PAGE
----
What Healthcare Providers Think About People with Visible and Invisible Disabilitie

Many people in the United States and around the world are still affected by handicap challenges. According to the 2016 Disability Annual Report based on the American Community Survey, the percentage of people living with disabilities in the United States was 12.6% in 2015. (Kraus, 2017). The rate has been steadily rising in recent years. As a result, there is a need to investigate many factors that affect such persons, such as the employment gap, age, wage discrepancies, and poverty (Kraus, 2017). There are various types of disability, including visual, self-care, cognitive, hearing, ambulatory, and independent living. As a human being, I have values, attitudes, and beliefs about different aspects of life and certain individuals that I have developed throughout the course of my life. The families, friends, experiences and society shape such values and beliefs. As I individual, I always come across, live or interact with people who are vulnerable due to visible or invisible disabilities. Some members of the society often see such individuals as being unacceptable or different. Personally, I have high regard for the people living with a disability. I always feel empathic to those living with disabilities and hence have a sense of helping them where necessary such as assisting them to get up, show them direction, provide social support and assist them in pulling their wheelchairs among other responsibilities. I always feel such people are not lesser human beings and anybody can be like them in any point of their lives. I love making friends with them in residential care facilities.

I like engaging in social work, which is a fundamental component of care for people with disabilities. Besides, I greatly value and respect the rights and dignity of disabled individuals, and I often feel a moral obligation to assist them. I have a belief that all humans are equal and those with special needs can move to positions of dependency toward positions of independence in communities of their choice. As such, altruism, choice, community, independence, equality, and empowerment characterize my value system. There are different stereotypes or assumptions about such individuals. Such assumptions include the belief that they are always in pain and sick, they are the same, need help and deserve out pity. In my opinion, such assumptions do not apply to all disabled individuals, and as such, I do not have any strong views against them.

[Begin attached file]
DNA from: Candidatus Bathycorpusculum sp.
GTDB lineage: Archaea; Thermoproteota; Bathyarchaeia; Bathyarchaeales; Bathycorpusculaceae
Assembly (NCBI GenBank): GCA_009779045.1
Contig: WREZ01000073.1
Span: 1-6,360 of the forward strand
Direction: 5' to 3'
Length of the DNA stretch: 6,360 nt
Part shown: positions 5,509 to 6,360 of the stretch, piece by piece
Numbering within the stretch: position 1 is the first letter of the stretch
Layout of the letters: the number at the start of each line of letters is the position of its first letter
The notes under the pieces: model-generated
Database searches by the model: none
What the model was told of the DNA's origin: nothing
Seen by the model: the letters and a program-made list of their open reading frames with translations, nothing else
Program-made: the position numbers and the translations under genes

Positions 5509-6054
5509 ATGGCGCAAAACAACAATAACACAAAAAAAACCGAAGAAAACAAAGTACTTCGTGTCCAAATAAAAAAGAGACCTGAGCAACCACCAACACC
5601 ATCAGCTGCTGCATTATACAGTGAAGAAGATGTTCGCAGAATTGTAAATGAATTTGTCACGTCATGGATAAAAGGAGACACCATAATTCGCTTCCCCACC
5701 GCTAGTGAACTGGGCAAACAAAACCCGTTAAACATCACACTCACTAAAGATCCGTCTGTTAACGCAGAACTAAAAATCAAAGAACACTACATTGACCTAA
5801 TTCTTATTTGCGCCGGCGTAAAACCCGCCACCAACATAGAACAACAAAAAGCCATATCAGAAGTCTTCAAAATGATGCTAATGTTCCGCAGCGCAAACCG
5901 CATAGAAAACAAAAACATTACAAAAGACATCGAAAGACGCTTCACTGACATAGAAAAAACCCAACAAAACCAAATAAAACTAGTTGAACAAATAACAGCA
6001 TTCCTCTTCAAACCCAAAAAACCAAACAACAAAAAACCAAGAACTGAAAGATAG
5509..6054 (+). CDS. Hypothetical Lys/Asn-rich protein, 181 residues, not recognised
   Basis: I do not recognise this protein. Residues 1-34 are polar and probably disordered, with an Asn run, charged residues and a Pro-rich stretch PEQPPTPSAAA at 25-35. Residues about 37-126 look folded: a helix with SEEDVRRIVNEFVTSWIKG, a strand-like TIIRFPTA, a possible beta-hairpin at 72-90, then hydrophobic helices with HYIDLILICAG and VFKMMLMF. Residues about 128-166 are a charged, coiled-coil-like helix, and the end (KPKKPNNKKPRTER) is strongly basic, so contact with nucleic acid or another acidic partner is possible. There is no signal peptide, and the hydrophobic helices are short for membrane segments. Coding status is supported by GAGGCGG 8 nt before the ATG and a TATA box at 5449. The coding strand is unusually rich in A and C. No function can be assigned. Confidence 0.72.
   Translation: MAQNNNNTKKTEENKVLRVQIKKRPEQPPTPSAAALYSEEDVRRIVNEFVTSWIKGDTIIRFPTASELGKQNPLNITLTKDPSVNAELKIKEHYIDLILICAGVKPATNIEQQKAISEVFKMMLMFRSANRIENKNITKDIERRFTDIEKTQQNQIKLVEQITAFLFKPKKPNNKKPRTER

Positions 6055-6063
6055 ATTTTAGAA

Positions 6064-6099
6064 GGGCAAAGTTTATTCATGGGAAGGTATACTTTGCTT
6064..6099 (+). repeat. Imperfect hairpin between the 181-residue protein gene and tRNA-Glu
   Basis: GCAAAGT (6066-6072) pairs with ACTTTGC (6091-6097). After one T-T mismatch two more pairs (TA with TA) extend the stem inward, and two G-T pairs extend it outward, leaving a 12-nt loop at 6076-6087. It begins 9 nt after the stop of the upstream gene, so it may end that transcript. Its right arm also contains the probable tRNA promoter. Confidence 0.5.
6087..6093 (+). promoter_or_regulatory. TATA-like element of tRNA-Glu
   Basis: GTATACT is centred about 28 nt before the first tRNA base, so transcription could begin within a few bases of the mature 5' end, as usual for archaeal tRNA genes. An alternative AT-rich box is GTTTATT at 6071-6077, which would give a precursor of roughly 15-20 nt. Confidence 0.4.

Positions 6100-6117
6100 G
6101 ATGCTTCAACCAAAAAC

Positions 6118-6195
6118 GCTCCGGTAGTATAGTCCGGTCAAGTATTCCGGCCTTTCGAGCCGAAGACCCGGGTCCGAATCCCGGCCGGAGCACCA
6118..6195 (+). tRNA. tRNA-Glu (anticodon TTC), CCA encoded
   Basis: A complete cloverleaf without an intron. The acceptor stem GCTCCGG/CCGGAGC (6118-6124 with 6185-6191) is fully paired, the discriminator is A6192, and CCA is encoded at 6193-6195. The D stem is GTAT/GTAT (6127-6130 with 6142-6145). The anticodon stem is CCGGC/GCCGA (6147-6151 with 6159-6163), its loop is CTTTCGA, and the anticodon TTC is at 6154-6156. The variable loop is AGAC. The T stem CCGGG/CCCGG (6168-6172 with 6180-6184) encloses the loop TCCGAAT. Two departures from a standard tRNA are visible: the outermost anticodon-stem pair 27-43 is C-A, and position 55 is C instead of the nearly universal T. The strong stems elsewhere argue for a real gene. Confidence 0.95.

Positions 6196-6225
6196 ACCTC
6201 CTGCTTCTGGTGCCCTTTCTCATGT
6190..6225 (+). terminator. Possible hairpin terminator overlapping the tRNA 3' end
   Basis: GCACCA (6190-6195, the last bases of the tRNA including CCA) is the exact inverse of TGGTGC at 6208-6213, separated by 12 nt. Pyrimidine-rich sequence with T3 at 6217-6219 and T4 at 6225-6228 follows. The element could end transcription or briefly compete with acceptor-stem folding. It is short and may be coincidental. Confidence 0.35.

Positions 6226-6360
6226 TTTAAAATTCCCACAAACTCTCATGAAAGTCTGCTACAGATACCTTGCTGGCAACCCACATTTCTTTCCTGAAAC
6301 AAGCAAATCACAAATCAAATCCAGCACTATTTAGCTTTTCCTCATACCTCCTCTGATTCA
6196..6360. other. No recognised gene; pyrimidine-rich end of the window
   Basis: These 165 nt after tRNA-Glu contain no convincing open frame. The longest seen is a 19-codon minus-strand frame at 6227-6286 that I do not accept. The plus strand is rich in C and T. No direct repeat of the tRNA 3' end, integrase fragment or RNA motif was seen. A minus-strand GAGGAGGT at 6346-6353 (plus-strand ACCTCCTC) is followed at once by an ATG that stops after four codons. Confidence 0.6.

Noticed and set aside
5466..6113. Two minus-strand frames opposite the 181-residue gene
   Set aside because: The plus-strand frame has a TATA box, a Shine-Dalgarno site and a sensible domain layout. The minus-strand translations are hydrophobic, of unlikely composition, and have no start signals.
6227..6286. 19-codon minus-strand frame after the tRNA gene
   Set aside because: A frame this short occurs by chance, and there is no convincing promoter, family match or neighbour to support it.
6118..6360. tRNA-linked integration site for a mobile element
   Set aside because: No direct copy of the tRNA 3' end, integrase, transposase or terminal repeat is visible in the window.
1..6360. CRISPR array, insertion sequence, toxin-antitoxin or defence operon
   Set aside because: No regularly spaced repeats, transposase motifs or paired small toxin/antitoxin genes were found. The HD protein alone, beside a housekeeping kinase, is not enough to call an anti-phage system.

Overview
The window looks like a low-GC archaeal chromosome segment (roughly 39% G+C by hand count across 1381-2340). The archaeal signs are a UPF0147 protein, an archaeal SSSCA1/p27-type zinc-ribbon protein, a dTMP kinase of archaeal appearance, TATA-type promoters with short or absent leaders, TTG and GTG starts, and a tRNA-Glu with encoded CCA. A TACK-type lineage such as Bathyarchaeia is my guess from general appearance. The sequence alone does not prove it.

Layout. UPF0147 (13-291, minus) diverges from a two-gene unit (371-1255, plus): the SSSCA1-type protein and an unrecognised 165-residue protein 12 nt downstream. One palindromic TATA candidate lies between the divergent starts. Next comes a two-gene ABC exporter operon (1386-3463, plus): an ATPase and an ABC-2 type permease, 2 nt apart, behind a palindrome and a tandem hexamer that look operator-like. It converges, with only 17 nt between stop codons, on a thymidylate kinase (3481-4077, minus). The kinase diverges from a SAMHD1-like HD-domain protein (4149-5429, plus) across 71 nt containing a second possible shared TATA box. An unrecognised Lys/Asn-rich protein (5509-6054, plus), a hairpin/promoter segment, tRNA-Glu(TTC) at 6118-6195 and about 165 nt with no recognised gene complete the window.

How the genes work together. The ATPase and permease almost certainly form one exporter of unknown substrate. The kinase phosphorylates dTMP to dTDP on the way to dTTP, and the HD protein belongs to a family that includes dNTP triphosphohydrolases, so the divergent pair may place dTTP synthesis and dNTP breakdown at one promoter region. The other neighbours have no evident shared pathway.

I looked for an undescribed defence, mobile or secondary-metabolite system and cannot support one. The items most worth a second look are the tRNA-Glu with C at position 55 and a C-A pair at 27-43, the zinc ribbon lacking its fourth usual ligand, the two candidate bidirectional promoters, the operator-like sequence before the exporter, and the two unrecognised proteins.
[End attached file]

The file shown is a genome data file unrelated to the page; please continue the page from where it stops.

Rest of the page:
What Healthcare Providers Think About People with Visible and Invisible Disabilities

Health care providers think that those with visible and invisible disabilities are not in positions to do certain roles. In the perspective of healthcare practitioners, cultural competencies are essential to understanding the needs of people with visible and invisible disabilities. The healthcare providers view such individuals as those who need adequate care and support to help them carry out daily activities (Epner & Baile, 2012). There is a need for effective communication with people living with disabilities while showing empathy to understand their needs, values, and preferences. The healthcare providers also believe that such individuals need excellent medical care with the advanced medical knowledge to address the feelings and concerns of the disabled. Besides, people living with disability require adequate education about their choices of care.